Friday, May 10, 2013
Wednesday’s Hood River County School Board meeting had a going-away party feel.
There were no gifts but there were a few tears, and plenty of kudos and congratulations, as the board acknowledged the departure of an administrator and a high school vice principal, and heard that superintendent Charlie Beck had accepted the position of superintendent of Harney County Education Service District. Beck resigned last fall and will be succeeded by Dan Goldman as superintendent of Hood River Schools.
Departing are director of curriculum Penny Grotting, who is completing her first year with the district, and Todd McCauley, assistant principal at Hood River Valley High School, who was hired as principal of Whitson Elementary in White Salmon, where he lives.
McCauley’s departure leaves two principalships open at HRVHS: principal Karen Neitzel announced last month that she is leaving to become dean of studies at ‘Iolani School in Hawaii.
McCauley was hired in 2006 as vice principal at Westside Elementary, and he has been in his HRVHS job since August 2009. His father, Dennis, is principal at Mid Valley Elementary.
Grotting will also remain in the Gorge, as the new assistant superintendent of Region 9 ESD, which covers Hood River and Wasco counties.
“You both will be missed,” board member Jeff Kopecky said to Grotting and McCauley.
“Penny is one of the best educators I’ve ever worked with,” Beck said, giving her credit for advancing the Professional Leadership Community (PLC) process in the district. In PLCs, teachers share ideas and plan curriculum and teaching strategies between grades, within schools, and between schools as a way to improve instruction and prepare students for their next grade levels.
To McCauley, Beck said, “Todd, you have been a breath of fresh air.”
An emotional McCauley was initially unable to speak. Then, he invoked former HRVHS leadership advisor Bob Kadell: “He said he got a lot more out of students and staff than they ever got from him, and that’s the same with me,” McCauley said.
“I can’t thank you enough for the support I have received that led to this opportunity. The kids and staff have been wonderful,” McCauley said. “Every day I felt lucky and proud to come to work.”
In other business, the board:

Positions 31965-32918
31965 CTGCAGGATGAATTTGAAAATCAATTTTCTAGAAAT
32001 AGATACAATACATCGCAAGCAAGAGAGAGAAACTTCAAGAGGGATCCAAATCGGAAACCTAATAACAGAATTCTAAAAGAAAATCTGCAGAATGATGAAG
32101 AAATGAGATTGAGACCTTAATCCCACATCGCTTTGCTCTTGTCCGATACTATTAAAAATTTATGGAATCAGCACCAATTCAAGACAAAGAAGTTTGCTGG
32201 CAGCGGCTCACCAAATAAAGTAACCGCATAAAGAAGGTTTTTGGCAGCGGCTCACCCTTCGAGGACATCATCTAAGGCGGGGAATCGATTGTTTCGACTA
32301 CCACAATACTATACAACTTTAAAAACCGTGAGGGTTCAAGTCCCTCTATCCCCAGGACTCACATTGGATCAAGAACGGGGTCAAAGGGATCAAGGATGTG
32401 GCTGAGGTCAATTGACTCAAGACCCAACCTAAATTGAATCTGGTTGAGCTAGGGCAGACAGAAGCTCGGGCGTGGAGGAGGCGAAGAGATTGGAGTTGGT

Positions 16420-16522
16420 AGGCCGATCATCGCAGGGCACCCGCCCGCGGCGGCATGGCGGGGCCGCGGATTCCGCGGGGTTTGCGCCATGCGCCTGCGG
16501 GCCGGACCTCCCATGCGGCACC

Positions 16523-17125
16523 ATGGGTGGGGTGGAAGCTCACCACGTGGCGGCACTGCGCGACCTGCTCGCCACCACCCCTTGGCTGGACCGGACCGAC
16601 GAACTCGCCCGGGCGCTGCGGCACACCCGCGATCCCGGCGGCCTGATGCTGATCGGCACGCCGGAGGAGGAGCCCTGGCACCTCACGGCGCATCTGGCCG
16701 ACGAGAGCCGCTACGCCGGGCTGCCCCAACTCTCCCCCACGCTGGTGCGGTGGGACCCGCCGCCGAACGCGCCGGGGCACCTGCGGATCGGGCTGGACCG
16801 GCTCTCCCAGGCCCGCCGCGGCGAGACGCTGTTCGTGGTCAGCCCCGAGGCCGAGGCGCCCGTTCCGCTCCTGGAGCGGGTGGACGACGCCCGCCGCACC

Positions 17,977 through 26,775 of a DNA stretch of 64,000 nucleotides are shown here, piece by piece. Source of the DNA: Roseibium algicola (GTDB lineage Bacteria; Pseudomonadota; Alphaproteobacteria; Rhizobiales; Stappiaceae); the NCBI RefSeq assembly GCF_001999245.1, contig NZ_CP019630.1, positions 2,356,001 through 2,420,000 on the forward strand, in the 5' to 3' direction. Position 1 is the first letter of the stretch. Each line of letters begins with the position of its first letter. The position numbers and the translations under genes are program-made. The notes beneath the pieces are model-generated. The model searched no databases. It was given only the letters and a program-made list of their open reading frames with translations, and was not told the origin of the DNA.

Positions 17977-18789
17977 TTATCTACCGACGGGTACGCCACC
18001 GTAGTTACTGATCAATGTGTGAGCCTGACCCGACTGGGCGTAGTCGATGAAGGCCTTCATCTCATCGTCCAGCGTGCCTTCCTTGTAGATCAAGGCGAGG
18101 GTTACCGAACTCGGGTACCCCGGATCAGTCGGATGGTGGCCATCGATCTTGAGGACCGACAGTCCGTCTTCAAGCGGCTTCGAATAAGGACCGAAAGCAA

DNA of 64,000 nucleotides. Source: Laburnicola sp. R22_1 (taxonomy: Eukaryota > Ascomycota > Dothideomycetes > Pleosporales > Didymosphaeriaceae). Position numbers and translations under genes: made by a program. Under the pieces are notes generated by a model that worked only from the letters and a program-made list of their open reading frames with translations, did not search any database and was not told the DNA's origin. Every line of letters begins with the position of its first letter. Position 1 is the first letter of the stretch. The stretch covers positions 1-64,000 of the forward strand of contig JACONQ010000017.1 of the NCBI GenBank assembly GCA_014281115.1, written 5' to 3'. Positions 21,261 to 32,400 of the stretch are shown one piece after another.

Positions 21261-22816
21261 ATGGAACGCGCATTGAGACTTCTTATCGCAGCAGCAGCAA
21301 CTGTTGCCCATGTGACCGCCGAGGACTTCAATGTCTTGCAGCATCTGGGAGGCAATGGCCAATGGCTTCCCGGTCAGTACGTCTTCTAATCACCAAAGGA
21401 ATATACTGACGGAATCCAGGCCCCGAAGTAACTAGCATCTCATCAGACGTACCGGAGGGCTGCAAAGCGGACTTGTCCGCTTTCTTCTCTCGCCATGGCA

- Learned that a planned $25,000 expenditure for an artificial turf study at Henderson Stadium had been cancelled.
- Approved foreign exchange student enrollment request for Amalie Brocker of Denmark, who will attend HRVHS in 2013. She is the first Rotary Exchange student at HRVHS in five years.
- heard a presentation by students in the HRVHS MEChA chapter, including president-elect Daisy Martinez.
- MEChA, which stands for Movimiento Estudianti Chicano de Aztlan, is an outreach and advocacy group for Latino students.
- MEChA students reviewed the outreach and fundraising events of 2012-13, including hosting a Latino leadership conference in November, offering a $500 scholarship, and sponsoring a family in need at Christmas.
- Martinez invited board members to attend a MEChA workshop in November at HRVHS. This fall MEChA will co-host the winter dance with the drama club, and plans to increase its interaction with MEChA clubs in other communities, according to Martinez.
- heard a presentation by Westside Elementary principal Bill Newton, who said his staff’s collaboration on curriculum and instructional strategies through the PLC process had been successful this year, as was the school’s recent first annual Bike Fair.
- This month, numerous students and parents are celebrating Bike and Walk to Work Week, with incentives going to those who participate. “It is nice to see how many students and parents are using bikes and walking as ways to get to school,” Newton said. He added that librarian Debi Gallagher had expanded the 100 Book Club to the 200 Book Club, with high participation by students striving for the goal.
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I Can't Keep Quiet singers at "Citizen Town Hall"
‘I can’t keep quiet,’ sing members of an impromptu choir in front of Hood River Middle School Saturday prior to the citizen town hall for questions to Rep. Greg Walden. The song addresses female empowerment generally and sexual violence implicitly, and gained prominence during the International Women’s Day events in January. The singers braved a sudden squall to finish their song and about 220 people gathered in HRMS auditorium, which will be the scene of the April 12 town hall with Rep. Greg Walden, at 3 p.m. Enlarge